Many Americans visit the same historic sites on their vacations. The National Park Services is in charge of more than 400 historic sites, parks, and monuments. Unfortunately, most people only know about the common sites such The Statute of Liberty, the Great Smoky Mountains, and Yellowstone. You must have visited these sites if you are a history lover. The reality is that there are dozens of monuments and historic sites you probably have never heard of or visited. Below are some of the lesser-known monuments in America.
1. Montezuma Castle National Monument
The monument is a five-story site located in the Verde Valley of Arizona. Early settlers discovered the monument first, but it is often associated with the Aztec ruler. Anyone pursuing a masters degree in history will have a chance to learn about the Sinagua people and their pre-Columbian migration patterns. The community built the castle before migrating to the Northeast. President Theodore named the Montezuma Castle as a national monument in 1906.
2. Slater Mill
The historic site is often referred to as the birthplace of the Industrial Revolution in America. Slater mill is located in Pawtucket, R.I. The site consists of a museum complex where visitors can explore the fine art and textile center. The Community Guild Studios are also located on this site. You can tour the site and gather further information on the American history from the costumed interpreters.
3. Pullman National Monument
Part of the American history taught in your master’s program is the labor strikes that shaped the working terms and conditions in the labor market. This historic site was the location of one the best-known strikes in America. The site was designed as a company town in the 19th century for Pullman Company employees. The Administration and Factory Complex at the South Side historic district preserves the important era in America’s labor history.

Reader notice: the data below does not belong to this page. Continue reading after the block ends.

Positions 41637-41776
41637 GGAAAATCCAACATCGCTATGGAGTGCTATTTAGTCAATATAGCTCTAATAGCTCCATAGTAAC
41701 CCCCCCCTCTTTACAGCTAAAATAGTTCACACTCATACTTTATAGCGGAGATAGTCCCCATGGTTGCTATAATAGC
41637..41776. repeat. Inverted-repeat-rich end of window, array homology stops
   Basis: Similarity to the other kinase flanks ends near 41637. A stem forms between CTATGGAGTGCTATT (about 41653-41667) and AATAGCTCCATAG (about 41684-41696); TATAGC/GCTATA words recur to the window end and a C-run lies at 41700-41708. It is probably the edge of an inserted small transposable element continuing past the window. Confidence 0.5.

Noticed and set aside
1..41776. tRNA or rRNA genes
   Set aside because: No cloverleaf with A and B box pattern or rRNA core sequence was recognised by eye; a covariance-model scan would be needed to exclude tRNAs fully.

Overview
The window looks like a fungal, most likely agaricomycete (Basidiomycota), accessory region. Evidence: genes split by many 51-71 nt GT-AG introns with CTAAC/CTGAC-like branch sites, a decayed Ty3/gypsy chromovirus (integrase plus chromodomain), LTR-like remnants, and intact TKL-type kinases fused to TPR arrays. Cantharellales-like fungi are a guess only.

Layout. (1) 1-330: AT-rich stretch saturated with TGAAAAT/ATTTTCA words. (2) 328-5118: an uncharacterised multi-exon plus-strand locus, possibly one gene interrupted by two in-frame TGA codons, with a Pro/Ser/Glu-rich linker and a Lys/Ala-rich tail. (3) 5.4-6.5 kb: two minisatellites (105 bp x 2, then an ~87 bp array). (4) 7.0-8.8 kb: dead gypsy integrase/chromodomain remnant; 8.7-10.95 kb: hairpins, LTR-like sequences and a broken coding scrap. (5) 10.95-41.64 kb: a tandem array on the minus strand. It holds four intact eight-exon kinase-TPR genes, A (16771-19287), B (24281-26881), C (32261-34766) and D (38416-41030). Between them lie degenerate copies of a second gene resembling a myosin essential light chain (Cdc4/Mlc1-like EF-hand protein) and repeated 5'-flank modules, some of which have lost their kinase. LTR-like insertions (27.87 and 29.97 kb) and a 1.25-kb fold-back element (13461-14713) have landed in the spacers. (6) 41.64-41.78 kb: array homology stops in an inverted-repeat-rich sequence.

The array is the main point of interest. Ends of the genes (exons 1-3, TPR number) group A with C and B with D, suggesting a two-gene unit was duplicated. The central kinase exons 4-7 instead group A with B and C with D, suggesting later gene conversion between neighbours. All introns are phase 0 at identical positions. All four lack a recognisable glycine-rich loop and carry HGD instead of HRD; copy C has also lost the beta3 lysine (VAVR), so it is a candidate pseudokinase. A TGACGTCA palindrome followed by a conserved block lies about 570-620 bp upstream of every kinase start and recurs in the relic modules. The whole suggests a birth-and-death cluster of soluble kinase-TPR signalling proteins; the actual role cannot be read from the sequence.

4. Angel Island Immigration Station
Enrolling in a masters of history online program will expand your knowledge of American history. One of the areas covered in most history programs is the history of immigration in different cities and towns. Angel Island Immigration Station has a rich history of immigrant interrogations in the early years of the 20th century. Most of the immigrants arriving in the US through Angel Island were Chinese. Angel Island was closed in 1940 after the administration block burned down.
5. Palo Alto Battlefield
The Battle of Palo Alto took place in 1846. The battle marked the start of a conflict between the United States and Mexico, which went on for two years. The conflict ended with the Treaty of Guadalupe Hidalgo, which led to the purchase of New Mexico and California. Visiting the Palo Alto battlefield will take you back to this era. The battlefield is situated on the northern side of Brownsville in Texas.
If you have read about these American monuments for the first time, you are not alone. Many Americans do not know that such sites exist. You can now have a different vacation by exploring these and other lesser-known sites. Visiting such sites expands your knowledge of the history of America. Better still, you can escape the long queues and congestion at the popular monuments and parks.